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Frequently Asked Questions

A periodontist is a dentist who specializes in treating the soft tissues and bone that support the teeth. A dentist must first graduate from an accredited dental school and then attend a periodontology residency training program. A periodontal specialy training program is a 3 year residency. The primary focus of this residency training is on both surgical and non surgical treatment of periodontal disease and the placement of dental implants.
A periodontist will evaluate your teeth and gums and diagnose their condition. Periodontists can treat your gum disease so that you can save your teeth, or help improve the look of your teeth by correcting the gum problems that may have developed. Periodontists also replace teeth that are missing by placing dental implants. These dental implants can replace individual teeth, or help improve the fit of your dentures.
Periodontal disease is characterized by a presence of disease-causing bacteria, inflammation of the gums, and loss of bone around the teeth. The goal of treating gum disease is preventing the progression of periodontal disease and eliminating the inflammation in the mouth. Treating the periodontal disease will not only reduce the risk of gum disease and bone loss, but also reduce the chances of developing other serious illnesses.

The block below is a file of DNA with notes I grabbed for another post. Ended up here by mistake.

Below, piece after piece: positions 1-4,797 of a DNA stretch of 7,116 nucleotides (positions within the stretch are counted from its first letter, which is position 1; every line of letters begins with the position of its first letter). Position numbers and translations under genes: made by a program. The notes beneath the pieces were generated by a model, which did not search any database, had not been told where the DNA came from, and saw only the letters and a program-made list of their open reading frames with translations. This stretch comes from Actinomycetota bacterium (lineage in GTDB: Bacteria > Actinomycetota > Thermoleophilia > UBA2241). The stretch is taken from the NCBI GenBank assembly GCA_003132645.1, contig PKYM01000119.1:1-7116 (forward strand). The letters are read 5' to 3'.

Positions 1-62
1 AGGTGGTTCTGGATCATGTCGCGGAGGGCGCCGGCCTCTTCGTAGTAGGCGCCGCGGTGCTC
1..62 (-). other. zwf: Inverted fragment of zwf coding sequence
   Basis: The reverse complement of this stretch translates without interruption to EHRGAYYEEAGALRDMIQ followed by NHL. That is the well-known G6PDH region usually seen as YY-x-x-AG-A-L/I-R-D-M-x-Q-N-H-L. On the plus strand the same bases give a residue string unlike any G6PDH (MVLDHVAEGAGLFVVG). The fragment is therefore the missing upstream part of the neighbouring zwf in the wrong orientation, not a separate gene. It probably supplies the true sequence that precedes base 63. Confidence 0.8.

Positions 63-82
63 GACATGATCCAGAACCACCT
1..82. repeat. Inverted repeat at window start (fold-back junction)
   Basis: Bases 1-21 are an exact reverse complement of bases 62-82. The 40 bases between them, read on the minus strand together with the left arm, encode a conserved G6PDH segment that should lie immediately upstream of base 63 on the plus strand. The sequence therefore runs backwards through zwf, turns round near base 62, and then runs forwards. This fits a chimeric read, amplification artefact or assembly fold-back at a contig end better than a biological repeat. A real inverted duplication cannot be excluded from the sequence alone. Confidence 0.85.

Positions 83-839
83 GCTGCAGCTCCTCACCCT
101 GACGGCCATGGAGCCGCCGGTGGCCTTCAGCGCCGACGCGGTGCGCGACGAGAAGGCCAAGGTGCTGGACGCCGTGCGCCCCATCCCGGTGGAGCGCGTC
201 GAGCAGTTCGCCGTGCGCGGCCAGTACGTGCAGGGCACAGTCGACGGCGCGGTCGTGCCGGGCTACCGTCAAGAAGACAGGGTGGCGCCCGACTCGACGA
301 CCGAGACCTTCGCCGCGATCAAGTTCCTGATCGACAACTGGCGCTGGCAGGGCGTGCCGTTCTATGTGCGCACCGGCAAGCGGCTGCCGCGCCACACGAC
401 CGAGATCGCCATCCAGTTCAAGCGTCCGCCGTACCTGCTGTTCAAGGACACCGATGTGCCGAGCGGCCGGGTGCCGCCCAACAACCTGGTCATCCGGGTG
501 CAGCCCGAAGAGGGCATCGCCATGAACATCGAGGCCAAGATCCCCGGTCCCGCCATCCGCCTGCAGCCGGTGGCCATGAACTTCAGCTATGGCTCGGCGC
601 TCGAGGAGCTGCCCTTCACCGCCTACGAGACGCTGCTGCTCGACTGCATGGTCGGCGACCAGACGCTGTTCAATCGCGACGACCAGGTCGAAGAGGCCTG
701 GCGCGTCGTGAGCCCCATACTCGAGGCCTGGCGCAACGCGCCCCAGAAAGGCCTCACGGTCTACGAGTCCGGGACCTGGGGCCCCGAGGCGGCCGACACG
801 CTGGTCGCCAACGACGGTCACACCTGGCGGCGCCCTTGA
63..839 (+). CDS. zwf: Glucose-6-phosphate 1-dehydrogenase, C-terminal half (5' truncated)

All procedures, whether surgical or non-surgical, are gently performed in areas of the mouth that are made numb with local dental anesthesia. It is also possible to have nitrous oxide (laughing gas) or sedation with medications that help to alleviate anxiety and make you more comfortable during your procedure.
Most periodontal treatment is covered by dental insurance. Dr. Richardson is “in network” with several insurance companies, and her office works closely with your insurance company to ensure the best possible utilization of your benefits.


Your Periodontist is Board Certified

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